Distinguished Faculty Mentor Award, Washington University
    Arthur Holly Compton Faculty Achievement Award, Washington University
    Outstanding Educator Award, American Association of Teachers of German
    German Cross of Merit 1st class
    Austrian Cross of Honor in Arts and Sciences 1st class
    The Goethe Medal


    Selected Publications

    Kontinentalisierung: Das Europa der Schriftsteller. Bielefeld: Aisthesis, 2007.
    Bürgerkrieg global. Menschenrechtsethos und deutschsprachiger Gegenwartsroman (2009)
    Transatlantische Germanistik : Kontakt, Transfer, Dialogik (2013)
    Publizistische Germanistik: Essays und Kritiken (2015)

    Publizistische Germanistik. Essays und Kritiken.

    Publizistische Germanistik. Essays und Kritiken.

    Publizistische Germanistik shows how the results of literary-historical and -theoretical research in the languages ​​and forms of critique and essay in the media can be conveyed. For decades, the author has published numerous articles in weekly and daily newspapers (DIE ZEIT, Neue Zürcher Zeitung, DIE WELT, Frankfurter Allgemeine, Frankfurter Rundschau, Tagesspiegel) and in cultural magazines (Neue Rundschau, Merkur), resulting from his scientific work on contemporary literature and exile poetry, to the classical and romantic, to the literary Europe discourse and to the Zeitkritik resulted. The documentation of these critiques and essays is meant as an encouragement for the next generation in German literature not to lose sight of the aspect of journalistic mediation. If research forgets the public, Forgets also the public the research. In the introduction, the author addresses the triad of criticism, poetry, and science, and argues for a more intense relationship between these three very different institutions of literary operation, that is, for a conversation in which prejudices are broken down, thereby facilitating mutual inspiration.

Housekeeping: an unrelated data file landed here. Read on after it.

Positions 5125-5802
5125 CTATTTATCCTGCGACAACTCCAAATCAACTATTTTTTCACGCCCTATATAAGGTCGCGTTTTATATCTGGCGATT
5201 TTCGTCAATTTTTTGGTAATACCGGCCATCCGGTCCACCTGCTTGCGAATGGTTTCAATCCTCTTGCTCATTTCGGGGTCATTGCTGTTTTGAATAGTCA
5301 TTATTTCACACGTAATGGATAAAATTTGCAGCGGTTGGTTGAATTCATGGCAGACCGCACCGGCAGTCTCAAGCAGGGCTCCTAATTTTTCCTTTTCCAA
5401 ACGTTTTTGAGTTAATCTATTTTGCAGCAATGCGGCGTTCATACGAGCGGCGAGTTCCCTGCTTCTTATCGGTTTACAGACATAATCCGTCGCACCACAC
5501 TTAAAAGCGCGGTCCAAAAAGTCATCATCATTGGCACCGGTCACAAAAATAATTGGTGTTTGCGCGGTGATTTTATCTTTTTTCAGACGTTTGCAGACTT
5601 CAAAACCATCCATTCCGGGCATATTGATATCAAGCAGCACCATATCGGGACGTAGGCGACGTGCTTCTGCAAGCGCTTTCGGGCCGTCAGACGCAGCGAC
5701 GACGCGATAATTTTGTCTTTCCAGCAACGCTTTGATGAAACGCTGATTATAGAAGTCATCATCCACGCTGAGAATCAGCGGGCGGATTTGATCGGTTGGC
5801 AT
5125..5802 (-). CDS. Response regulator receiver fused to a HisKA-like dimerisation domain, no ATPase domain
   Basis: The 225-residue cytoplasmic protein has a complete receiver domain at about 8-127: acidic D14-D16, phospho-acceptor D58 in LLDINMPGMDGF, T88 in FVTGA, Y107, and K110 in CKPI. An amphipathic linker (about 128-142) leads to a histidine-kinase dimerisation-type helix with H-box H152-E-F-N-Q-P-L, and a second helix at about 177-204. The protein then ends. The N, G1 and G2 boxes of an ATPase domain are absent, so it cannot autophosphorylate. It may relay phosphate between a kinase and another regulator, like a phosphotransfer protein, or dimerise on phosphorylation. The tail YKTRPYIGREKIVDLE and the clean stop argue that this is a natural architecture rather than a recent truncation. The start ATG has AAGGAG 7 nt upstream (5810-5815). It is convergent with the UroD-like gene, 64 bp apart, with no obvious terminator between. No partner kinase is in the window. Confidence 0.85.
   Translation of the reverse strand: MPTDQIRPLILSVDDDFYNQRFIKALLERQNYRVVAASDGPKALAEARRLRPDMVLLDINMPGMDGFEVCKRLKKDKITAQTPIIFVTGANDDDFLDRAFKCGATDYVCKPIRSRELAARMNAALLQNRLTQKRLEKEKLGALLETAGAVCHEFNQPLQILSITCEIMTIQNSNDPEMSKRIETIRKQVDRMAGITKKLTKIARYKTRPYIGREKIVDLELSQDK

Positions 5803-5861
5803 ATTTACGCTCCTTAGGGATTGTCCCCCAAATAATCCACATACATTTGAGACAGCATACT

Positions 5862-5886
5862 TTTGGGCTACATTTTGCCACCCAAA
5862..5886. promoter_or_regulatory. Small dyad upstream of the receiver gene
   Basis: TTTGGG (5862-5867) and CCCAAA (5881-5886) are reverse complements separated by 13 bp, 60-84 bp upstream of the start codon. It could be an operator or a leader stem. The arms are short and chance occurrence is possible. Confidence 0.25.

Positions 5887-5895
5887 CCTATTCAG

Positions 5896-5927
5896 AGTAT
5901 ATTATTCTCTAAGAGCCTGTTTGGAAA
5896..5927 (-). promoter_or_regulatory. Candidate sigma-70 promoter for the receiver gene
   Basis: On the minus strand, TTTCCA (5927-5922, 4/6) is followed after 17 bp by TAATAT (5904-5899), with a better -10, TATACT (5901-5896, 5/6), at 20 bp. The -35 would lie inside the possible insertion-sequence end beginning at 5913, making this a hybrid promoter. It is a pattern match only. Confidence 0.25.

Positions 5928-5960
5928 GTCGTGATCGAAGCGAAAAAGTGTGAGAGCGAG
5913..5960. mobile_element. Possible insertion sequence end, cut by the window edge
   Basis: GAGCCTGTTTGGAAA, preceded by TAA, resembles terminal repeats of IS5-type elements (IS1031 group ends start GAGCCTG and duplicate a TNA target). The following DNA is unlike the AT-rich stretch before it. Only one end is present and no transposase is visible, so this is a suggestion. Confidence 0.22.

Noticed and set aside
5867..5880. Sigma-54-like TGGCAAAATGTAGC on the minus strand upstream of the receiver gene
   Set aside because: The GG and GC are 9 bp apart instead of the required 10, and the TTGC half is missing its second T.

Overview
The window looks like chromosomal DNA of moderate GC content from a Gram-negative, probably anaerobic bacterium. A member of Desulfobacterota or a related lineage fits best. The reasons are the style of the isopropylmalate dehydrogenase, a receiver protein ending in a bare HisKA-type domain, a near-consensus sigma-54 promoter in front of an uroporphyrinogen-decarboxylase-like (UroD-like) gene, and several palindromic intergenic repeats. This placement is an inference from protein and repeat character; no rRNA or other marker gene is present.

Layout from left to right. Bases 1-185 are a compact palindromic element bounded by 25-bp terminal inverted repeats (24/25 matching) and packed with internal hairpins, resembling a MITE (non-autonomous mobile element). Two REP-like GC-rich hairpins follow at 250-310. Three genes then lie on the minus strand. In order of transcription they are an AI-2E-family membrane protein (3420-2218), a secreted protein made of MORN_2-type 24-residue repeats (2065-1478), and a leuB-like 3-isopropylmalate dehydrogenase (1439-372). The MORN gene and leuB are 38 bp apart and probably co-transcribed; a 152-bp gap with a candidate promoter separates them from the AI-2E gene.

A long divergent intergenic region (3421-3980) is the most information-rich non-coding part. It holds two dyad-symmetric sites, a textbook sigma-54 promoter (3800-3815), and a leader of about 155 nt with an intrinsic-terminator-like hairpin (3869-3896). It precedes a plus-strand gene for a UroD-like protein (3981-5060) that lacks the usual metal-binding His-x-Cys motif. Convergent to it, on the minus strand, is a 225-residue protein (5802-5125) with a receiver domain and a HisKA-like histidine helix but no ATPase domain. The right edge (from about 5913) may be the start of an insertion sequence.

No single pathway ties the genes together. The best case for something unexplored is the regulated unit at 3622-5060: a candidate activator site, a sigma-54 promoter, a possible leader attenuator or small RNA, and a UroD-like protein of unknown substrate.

Transatlantische Germanistik. Kontakt, Transfer, Dialogik

    Transatlantische Germanistik. Kontakt, Transfer, Dialogik

    Transatlantische Germanistik: Kontakt, Transfer, Dialogik thematizes the development of literary and cultural studies during the last decades on both sides of the Atlantic. The study provides selective comparisons on a variety of topics: How is cultural studies considered as a new paradigm shift in German and American literary studies? How do you publish Germanic magazines in the USA? How can German literary publishers get involved in America? How can the reading behavior in Germany and America be characterized? How has the relationship between American German Studies and European Studies developed? In which tension is the German university between European reform and American model? How do foundations and intermediary organizations promote academic exchange? What are the intentions behind German participation in an American World's Fair? Which possible effects do expatriate American writers in Europe and / or European exile authors in the US? How can representatives of transatlantic German politics cooperate with colleagues on other continents in the context of globalization? The book is based on the forty years of professional experience of a German-American literary scholar who has taught on every continent.